History Book – The Negro National Baseball League

NICK EICHER, HOST: Today is Monday, February 10th. Thank you for turning to WORLD Radio to help start your day. Good morning. I’m Nick Eicher.

MARY REICHARD, HOST: And I’m Mary Reichard. Coming next on The World and Everything in It:  the WORLD Radio History Book.

One hundred years ago this week, the beginning of the Negro National Baseball League. In honor of that anniversary, and Black History Month, Paul Butler brings us this profile of one of the league’s gentle giants.

PAUL BUTLER, REPORTER: Before Jackie Robinson broke the color barrier in the 1940s, major league baseball was segregated. Now black baseball teams had been around since the 1880’s, but the most successful played primarily in exhibition games—known as “barnstormers.” Audiences treated them more as an oddity than a professional sports team. Over the years, many players and owners tried to organize black leagues, but they rarely lasted more than a season or two. 

All that changed on February 13th, 1920, when Rube Foster started the Negro National League. Over the next 11 years, it grew from eight teams to more than 20. While it didn’t survive the Great Depression, it opened the doors for other successful African-American leagues, including the longest lasting: the Negro American League. It operated from 1937 to 1960. 

One of the league’s greatest promoters was a tall first-baseman named John “Buck” O’Neil. Twenty years ago during presentation at a Pikes Peak Library District event, he remembered how as a boy, the Negro League changed the way African Americans looked at baseball. 

JOHN BUCK O’NEIL: We would always get the Tampa Tribune—great sports section. The kids would come to my house before we’d go out to practice. I’d spread it out in the backyard on the grass and, and I would read about what happened in the major leagues.

O’Neil described how the neighborhood kids would pretend to be outfielder Babe Ruth, or catcher Connie Mack, or second baseman Miller Huggins. 

O’NEIL: When we’d go out to practice, we would emulate those ballplayers. 

John O’Neil lived in Sarasota, Florida. Many Major League baseball teams hosted Spring Training nearby. He watched some of baseball’s greatest stars in person. 

O’NEIL: My uncle came to town, my uncle was a railroad man. He lived in New York City. And he came and I was telling him about the great baseball players that I’ve ever seen, the greatest baseball players in the world. 

And he’d say, how do you know they’re the greatest baseball players in the world? I ‘d say “they’re in the major league!” He said, “Well, I tell you what, I’m coming down here and this fall, I’m gonna take you and your daddy down to West Palm beach. I want you to see some other ball players.  

Buck’s uncle kept his word, and later that season, he took his nephew to West Palm Beach for a Negro League game. 

O’NEIL: I tell you what, Major League baseball, you’d go to the ballgame. You might go get some peanuts or popcorn or something until Ruth come up or Jimmy Fox or one of those big hitters come up. 

But down there when I saw this ball club, Rube Foster had eight guys on his ball club and C.I Taylor had eight on his ball club could steal a hundred bases. Could hit you 20, 30 home runs. Hmm, hmm. Could hit you 350 or 400 yeah, and actually you couldn’t go out to get nothing. You just had to stay there because they might show you something you’d never seen before. You’d walk the guy, he’d steal second, steal third, steal home, yet you just couldn’t go. You’d see some catches you’d never seen in your life.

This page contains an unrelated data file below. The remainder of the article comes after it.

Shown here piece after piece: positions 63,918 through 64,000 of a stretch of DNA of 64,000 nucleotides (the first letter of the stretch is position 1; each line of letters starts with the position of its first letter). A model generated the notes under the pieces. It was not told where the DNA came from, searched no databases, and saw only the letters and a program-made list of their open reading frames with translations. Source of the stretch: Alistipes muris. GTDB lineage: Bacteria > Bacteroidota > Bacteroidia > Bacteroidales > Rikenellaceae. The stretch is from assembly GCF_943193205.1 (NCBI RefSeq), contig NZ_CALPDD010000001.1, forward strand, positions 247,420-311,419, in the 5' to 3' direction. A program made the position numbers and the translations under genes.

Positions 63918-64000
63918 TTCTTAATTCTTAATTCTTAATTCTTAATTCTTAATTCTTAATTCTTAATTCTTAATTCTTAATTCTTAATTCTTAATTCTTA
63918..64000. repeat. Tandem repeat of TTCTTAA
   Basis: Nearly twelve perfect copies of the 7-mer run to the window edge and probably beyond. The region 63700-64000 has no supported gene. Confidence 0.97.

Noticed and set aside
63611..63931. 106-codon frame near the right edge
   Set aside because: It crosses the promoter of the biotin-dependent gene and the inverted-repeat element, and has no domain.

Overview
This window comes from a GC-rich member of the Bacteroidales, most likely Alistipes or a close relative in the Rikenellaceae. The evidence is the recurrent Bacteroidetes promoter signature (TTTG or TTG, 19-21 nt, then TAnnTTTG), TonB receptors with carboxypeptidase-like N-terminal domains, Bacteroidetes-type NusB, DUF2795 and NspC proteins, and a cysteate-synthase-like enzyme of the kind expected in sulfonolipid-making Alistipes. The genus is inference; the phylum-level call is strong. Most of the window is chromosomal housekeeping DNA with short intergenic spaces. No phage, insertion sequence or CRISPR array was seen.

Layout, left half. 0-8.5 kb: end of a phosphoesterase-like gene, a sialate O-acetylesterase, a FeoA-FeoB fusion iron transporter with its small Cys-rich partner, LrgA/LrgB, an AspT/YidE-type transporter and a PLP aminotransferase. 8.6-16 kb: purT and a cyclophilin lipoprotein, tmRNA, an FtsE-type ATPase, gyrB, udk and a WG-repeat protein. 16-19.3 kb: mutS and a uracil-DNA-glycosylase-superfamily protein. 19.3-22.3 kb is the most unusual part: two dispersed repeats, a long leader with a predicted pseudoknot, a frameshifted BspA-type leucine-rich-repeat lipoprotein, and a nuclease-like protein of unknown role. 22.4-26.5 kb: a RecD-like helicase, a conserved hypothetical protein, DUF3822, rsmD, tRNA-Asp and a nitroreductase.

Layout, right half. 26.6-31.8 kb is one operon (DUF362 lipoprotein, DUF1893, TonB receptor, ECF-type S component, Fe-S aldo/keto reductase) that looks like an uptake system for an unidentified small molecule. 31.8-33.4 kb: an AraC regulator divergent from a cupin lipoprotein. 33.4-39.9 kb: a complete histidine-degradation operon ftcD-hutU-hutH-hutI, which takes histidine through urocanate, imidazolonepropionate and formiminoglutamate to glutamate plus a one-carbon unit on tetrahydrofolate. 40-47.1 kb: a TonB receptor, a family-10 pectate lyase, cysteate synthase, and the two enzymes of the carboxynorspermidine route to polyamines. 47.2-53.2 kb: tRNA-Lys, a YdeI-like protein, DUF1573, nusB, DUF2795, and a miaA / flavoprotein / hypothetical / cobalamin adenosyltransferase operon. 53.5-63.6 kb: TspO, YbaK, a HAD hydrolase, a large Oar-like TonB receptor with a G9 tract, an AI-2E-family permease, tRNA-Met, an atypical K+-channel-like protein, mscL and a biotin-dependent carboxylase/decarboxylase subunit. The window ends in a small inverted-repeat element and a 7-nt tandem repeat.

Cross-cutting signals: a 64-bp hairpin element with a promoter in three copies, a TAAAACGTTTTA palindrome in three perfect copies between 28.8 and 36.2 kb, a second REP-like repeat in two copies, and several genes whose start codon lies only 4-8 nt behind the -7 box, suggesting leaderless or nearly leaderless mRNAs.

When Buck O’Neil returned home, his father subscribed to the Pittsburgh Courier, and Chicago Defender newspapers—so that Buck could follow the Negro League games. 

O’NEIL: And now the kids would come to my house, and I’d spread these papers out and now maybe I would be Rube Foster. Another would be C.I. Taylor. Another kid would be Boojum Wilson. Another kid would be Satchel Paige or another kid would be Cool Papa Bell. You understand what I mean? It gave me hope that I’d never had before because these men were making their living playing baseball. Here it was. Now I can do it. Then I really started. I really put my heart into it then.

Not many years later, Buck O’Neal joined the American Negro League as a first-baseman for the Kansas City Monarchs. Not a superstar, but a consistent player. He left baseball in 1944 to join the Navy during World War II. After the war, he returned to the Monarchs—becoming the team’s manager in 1948, and still played off and on till 1955. 

O’Neil left the Negro League to become a scout for the Chicago Cubs. Seven years later he joined the coaching staff, becoming the first African-American coach in the major leagues.

John O’Neil died at age 94 in 2006. A couple months later, President George W. Bush posthumously awarded O’Neil the Presidential Award of Freedom:

BUSH: He was a driving force behind the Negro League’s Baseball  Museum. He was proud to be its chairman. But he once said there never should have been a Negro League. Buck O’Neil lived long enough to see the game of baseball in America change for the better. He’s one of the people we can thank for that. Buck O’Neil was a legend. And he was a beautiful human being. And we honor the memory of Buck O’Neil. (APPLAUSE)

That’s this week’s WORLD Radio History Book, I’m Paul Butler.

(Photo/Wikipedia, Buck O’Neil)

WORLD Radio transcripts are created on a rush deadline. This text may not be in its final form and may be updated or revised in the future. Accuracy and availability may vary. The authoritative record of WORLD Radio programming is the audio record.

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